In a crowded bass scene that is being constantly refined in its way to pop stability, more and more industry titles are becoming important factors. With a tonne of advancement, the scene now has regular media roles such as designers, videographers, photographers and writers making standalone names for themselves, which can only ever be a good thing.
However no title is more relevant now than an artist manager. With the UK bass scene’s rapid expansion, there are now so many hurdles artists can find themselves tangled underneath on the route to success, be it unfortunate situations with promoters, overlooked budgeting, release planning or even a voice in the ear to keep you off the naughties.
In the days of old a manager would be an entirely behind the scenes party, but we live in an internet age where everything has the potential for branding and online branding, something I myself thoroughly enjoy perusing. This change in the tide has seen a number of bass artist managers step up into the limelight, providing a tonne of mass of inspiring insight and advice for those new to the position.
We were lucky enough to grab a slice of such insight from none other than Southpoint co-founder Josh Gunston, who has recently gone on to form his own management company whilst looking after some of the bass and grime scene’s hottest prospects. Alongside managing the Southpoint brand, Josh holds down the fort for a number of exciting artist, including Bushbaby, Freddie Martin, Razor and Inkline, whilst providing regular managerial like support for the rest of the Southpoint collective and other artists within the scene.
It happened during the end of college in Brighton when I was finishing my A2s (all non-music related) and I realised that everyone was going to uni apart from me. I wasn’t actually bothered by this prospect as I had quite a “fuck uni” approach back then, but I knew I had to do something. That day, my sister had gone to an open day at a music college in Worthing – when she returned home, she left a sheet of paper on my desk about a ‘Live Sound Engineering and Event Management’ course. I had a look through the criteria but at this point in my life, I did NOT want to do a third year of college as I was so eager to leave education so I disregarded the idea completely as I was much more inclined to just getting a job and experimenting with what I wanted to do (which wasn’t a lot at this point). As the summer went on, I kept looking at that course criteria again and again – I couldn’t take my eyes off it. One day, I decided that I would go to an open day and see what it was like: the day I went there was the day I knew that I wanted to never leave the music industry.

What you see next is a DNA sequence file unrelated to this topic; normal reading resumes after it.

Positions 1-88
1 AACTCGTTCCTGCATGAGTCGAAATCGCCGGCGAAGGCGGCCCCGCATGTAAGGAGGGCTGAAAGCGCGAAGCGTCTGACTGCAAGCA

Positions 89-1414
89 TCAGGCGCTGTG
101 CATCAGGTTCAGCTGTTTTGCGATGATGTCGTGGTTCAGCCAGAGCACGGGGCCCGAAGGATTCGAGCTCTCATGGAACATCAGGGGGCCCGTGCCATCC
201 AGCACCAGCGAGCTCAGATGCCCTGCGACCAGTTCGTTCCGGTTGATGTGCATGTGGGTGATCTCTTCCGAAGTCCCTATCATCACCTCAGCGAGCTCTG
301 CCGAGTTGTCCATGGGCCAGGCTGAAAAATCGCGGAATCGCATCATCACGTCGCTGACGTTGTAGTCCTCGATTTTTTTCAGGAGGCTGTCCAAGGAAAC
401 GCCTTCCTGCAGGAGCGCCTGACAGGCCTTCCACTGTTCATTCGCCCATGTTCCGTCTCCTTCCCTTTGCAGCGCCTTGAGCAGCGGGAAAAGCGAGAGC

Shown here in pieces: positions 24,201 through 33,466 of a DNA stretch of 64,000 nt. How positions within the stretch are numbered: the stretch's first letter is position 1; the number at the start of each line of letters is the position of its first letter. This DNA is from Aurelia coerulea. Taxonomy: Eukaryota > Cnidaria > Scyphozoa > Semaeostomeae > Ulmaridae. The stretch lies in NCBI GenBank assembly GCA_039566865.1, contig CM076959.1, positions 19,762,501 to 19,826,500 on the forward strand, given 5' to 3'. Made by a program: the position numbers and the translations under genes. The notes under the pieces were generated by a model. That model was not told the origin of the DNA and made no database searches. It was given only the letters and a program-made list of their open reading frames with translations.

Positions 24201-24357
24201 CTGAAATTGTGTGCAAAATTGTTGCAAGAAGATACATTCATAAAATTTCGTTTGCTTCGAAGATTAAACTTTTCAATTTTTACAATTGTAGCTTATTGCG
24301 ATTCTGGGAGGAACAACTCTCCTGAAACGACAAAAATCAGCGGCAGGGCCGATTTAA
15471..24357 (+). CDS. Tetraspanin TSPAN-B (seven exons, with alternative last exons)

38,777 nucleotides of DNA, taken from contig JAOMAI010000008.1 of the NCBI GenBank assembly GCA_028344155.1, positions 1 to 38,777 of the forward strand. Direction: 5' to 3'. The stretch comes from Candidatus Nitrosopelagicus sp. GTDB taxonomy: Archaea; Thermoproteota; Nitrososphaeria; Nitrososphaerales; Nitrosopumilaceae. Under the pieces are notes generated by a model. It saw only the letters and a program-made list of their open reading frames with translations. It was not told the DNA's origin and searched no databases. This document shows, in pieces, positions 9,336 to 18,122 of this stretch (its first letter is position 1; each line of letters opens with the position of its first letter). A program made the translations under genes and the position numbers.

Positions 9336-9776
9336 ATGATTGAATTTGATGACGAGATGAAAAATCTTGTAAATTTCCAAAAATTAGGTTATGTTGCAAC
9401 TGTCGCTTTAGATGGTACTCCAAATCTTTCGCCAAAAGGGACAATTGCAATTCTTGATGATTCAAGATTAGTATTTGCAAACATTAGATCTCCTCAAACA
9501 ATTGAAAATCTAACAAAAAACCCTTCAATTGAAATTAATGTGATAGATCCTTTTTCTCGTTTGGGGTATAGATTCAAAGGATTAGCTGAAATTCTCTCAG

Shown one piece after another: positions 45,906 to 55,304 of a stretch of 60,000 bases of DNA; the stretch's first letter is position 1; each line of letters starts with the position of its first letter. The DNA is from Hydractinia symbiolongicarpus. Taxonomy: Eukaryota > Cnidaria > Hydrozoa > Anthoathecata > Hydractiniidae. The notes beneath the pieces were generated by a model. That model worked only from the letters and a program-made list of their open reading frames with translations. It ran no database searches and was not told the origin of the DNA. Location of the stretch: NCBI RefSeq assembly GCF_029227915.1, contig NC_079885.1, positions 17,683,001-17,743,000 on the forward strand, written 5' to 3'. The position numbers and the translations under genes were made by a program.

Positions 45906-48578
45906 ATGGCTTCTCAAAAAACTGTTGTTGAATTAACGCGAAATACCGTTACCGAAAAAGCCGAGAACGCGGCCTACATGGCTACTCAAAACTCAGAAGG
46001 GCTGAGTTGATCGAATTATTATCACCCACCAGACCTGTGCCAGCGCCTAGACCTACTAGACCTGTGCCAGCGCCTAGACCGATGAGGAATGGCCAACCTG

I remember talking to my m8s about the course and saying “I literally love every second I’m at college, I can’t believe I get to do this every day”.
Originally I wanted to MC. I used to be a good MC, not going to lie. I also wanted to be a producer and DJ but I guess the music business just turned me on more.
I also blame Bushbaby for asking me to be his manager, as this was never planned, but more of a “yeah, I can help you out for a bit bro” kinda plan.
Being at uni in Bristol is the reason why Southpoint exists today. I was surrounded by young, inspiring music business professionals who really helped shape me as a person. Even though I had an unhappy time in Bristol, I was able to take so many positive experiences from it.
Here are some other reasons why Bristol helped shape my outlook on the underground music scene:
– The Bristol scene was fucking strong
– The Bristol scene was professional
– The Bristol scene had so much more variety compared with Brighton (at the time)
All the above made me realise that something was seriously missing back in Brighton, and that is literally where the Southpoint concept came from.